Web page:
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Mexican With Love

El Sur is a food lover's dream: It's quaint and inexpensive with tasty eats


The joint was jumping when we walked into El Sur one recent Saturday night. The place is small, and there wasn't an empty table in the house. The servers were a blur as they raced by with plates of great-smelling, great-looking Mexican food. As soon as one table emptied, another party sat down. There was plenty of noisy, friendly chatter. It was obvious that most of the patrons were regulars.

In spite of the crowd, we didn't have a long wait for our table. As soon as we were seated, the pleasant young server dropped off a basket of chips and two different salsas, and then asked us if we wanted something to drink. We ordered two Mexican beers ($2.50), and because they had looked so tempting at other tables, we ordered a cheese crisp with cheese only ($3.50). The salsas were fresh, with one only slightly hotter than the other.

For entrées, John ordered a special, three tacos caseros (pan-fried tacos, $4.99), while I ordered a combo plate: a ground beef taco, a cheese enchilada and a beef tamale ($4.99). Both came with beans, rice and two extra tortillas. In a flash, the cold cervezas were at the table, followed by the cheese crisp.

You might think a cheese crisp is a cheese crisp is a cheese crisp, but in the case of El Sur's version, you'd be wrong. The medium-sized tortilla was crispy enough to stand up under the melted cheese, but there was still a slight chew to it. We discovered that the tortillas are handmade especially for El Sur by "someone," according to the person answering the phone.

Just as we finished the crisp, our entrées were brought to the table. One bite, and we knew why the place was so packed: This was Mexican food as it is meant to be--simple, full of real flavors and made with a lot of love.

John's tacos were a mix of ground beef and spices placed in a corn tortilla, with the whole deal then pan-fried. The juices from the meat gave the tortilla extra flavor and a crispness that cannot be matched. Topped off with a little lettuce, a sprinkle of white farmer cheese and a dab of the housemade salsa, these were the definition of what a taco should be.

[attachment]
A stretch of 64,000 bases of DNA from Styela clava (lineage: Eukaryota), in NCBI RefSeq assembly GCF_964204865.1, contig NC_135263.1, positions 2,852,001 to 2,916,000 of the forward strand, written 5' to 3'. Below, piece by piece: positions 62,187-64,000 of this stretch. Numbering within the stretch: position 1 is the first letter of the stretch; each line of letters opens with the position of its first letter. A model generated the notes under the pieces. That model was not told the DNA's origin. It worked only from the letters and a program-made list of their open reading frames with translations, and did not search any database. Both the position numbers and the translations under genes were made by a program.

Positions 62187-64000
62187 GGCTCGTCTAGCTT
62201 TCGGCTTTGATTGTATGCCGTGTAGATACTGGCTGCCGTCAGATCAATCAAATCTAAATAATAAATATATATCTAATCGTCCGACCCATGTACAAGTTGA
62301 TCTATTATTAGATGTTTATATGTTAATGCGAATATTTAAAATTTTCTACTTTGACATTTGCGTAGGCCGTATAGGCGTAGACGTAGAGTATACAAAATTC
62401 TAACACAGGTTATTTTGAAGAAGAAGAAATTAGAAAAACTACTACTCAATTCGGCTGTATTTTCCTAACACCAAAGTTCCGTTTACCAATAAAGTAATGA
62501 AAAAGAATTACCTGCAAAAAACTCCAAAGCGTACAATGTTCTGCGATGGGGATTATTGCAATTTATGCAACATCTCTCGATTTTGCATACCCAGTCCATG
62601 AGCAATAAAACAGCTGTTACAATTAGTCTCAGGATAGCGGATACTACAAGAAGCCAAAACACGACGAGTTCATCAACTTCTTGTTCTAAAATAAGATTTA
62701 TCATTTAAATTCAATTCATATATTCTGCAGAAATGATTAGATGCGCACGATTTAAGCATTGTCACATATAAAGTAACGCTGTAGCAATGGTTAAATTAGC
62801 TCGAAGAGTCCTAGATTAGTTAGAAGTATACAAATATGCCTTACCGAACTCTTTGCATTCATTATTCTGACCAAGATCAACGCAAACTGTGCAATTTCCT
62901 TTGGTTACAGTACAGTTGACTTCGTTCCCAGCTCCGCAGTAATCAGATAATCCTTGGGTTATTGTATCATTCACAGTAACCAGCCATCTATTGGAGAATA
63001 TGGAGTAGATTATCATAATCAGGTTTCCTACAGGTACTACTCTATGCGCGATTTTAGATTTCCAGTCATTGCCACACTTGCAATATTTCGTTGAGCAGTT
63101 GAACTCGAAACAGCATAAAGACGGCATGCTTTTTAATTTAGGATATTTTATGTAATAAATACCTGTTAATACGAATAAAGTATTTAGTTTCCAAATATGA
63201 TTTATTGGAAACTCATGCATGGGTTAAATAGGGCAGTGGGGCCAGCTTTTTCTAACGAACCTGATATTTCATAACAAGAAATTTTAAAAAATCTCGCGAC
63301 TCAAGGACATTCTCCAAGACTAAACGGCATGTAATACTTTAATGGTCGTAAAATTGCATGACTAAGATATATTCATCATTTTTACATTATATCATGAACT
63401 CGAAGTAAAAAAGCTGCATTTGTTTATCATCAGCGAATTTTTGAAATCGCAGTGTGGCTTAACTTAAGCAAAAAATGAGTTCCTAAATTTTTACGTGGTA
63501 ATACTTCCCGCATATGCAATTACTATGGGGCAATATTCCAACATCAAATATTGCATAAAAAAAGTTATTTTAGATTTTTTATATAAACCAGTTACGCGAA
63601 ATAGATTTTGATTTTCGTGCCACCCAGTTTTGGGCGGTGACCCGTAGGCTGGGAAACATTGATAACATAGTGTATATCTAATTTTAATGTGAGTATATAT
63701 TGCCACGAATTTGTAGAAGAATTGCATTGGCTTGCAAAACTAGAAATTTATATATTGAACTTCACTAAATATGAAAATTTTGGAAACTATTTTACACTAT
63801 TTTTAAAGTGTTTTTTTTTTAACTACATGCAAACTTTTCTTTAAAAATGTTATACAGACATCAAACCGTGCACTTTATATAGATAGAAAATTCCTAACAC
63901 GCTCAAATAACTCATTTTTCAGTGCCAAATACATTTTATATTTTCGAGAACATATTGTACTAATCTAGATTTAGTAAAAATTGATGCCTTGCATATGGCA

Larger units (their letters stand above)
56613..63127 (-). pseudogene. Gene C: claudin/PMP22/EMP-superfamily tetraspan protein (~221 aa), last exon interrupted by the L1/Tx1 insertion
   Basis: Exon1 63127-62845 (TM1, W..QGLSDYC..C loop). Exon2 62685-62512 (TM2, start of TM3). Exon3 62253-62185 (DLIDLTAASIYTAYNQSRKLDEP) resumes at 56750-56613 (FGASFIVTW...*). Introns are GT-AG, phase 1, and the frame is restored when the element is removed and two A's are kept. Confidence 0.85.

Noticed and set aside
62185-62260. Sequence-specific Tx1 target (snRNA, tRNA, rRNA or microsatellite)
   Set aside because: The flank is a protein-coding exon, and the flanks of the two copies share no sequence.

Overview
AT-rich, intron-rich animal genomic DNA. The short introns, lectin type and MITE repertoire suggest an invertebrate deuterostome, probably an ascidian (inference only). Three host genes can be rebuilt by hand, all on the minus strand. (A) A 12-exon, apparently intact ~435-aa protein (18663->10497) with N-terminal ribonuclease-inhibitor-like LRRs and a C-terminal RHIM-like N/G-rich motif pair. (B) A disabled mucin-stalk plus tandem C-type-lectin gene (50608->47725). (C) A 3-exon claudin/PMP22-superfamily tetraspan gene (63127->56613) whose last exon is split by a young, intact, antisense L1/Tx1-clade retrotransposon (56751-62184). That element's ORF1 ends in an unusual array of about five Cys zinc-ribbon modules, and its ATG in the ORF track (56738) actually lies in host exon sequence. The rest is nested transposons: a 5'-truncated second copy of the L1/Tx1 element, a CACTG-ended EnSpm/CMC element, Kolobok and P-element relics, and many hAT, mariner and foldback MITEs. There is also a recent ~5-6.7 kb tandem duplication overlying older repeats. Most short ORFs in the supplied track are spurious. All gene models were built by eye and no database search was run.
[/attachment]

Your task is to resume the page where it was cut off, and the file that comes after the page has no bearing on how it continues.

The same could be said about each of the elements of my combo plate. The tamale was filled with plenty of tender shredded beef, and the masa was moist, having absorbed the slightly spicy red sauce. The sauce, tortilla and cheese in the enchilada were perfectly balanced. My taco had a crisp shell and the same spicy meat mixture in John's tacos. Had it been prepared casero style, it would have been even better.

We agreed that the beans and rice were tops. The beans were the perfect consistency, and the rice was mild and fluffy. And then came the real surprise: Our entire bill for all that fantastic food was less than $23, excluding tip!

A note on the atmosphere and décor: There are some who might find El Sur too noisy and hectic, and others who would consider the blue, sponge-painted walls with plaster fruit beneath them. Well, you'd be missing the point. The atmosphere and décor are as much a part of what makes El Sur a great place to dine, as is the food. If you don't get it, oh well; you'll be missing out on great food.

We went on a Thursday night for visit No. 2. The place was almost as crowded but not nearly as hectic, so we were able to talk with our server, who informed us that El Sur was closing the week between Christmas and New Year's. They will reopen on Jan. 3.

This time, we ordered margaritas ($3) and a cheese crisp with green chile, which came with guacamole and sour cream on the side ($4.50). For an entrée, John ordered a shredded beef chimichanga ($4) and a side of rice and beans ($1.25 each). I ordered the shrimp taquitos on soft corn tortillas ($8.95). They came with some more of those great beans and rice.

Again, the cheese crisp was delicious. The addition of sour cream and guacamole turned this into a meal. The guac was thick and chunky and had tons of shredded cheese stirred in--a nice addition.

John's good-sized chimi was filled was shredded roast beef and just a touch of ranchero sauce. The crunchy shell was the perfect complement to tender beef. The beans and rice were just as good, if not better, than on our first visit.

There were three small taquitos in my entrée. The warm, soft tortillas were each topped with a hefty mound of bite-sized grilled shrimp and some greens. The shrimp was tender, and there was so much on each taquito that they were hard to eat neatly.

The margaritas were OK, but next time, I'll stick with a beer.

I was totally full, but had to order the specialty of the house--flan ($3.50). The portion was small (who needs a big dessert after all that great food?), but this was seriously good. Strong tones of vanilla in both the flan and the sweet syrup made this one of the best I've ever tasted.

El Sur is a family-friendly restaurant: The prices are low; it's totally casual and down-home; the wait for food isn't long; and because of all the activity, the kids have plenty to look at to keep from getting bored and grumpy. Of course, that doesn't mean others should avoid the place. El Sur would be a great spot for a casual date or a before-the-movie dinner. They are open for breakfast, lunch and dinner.

El Sur reopens Jan 3. But be prepared for a wait: All those regulars are going to be waiting anxiously for El Sur to open its doors.

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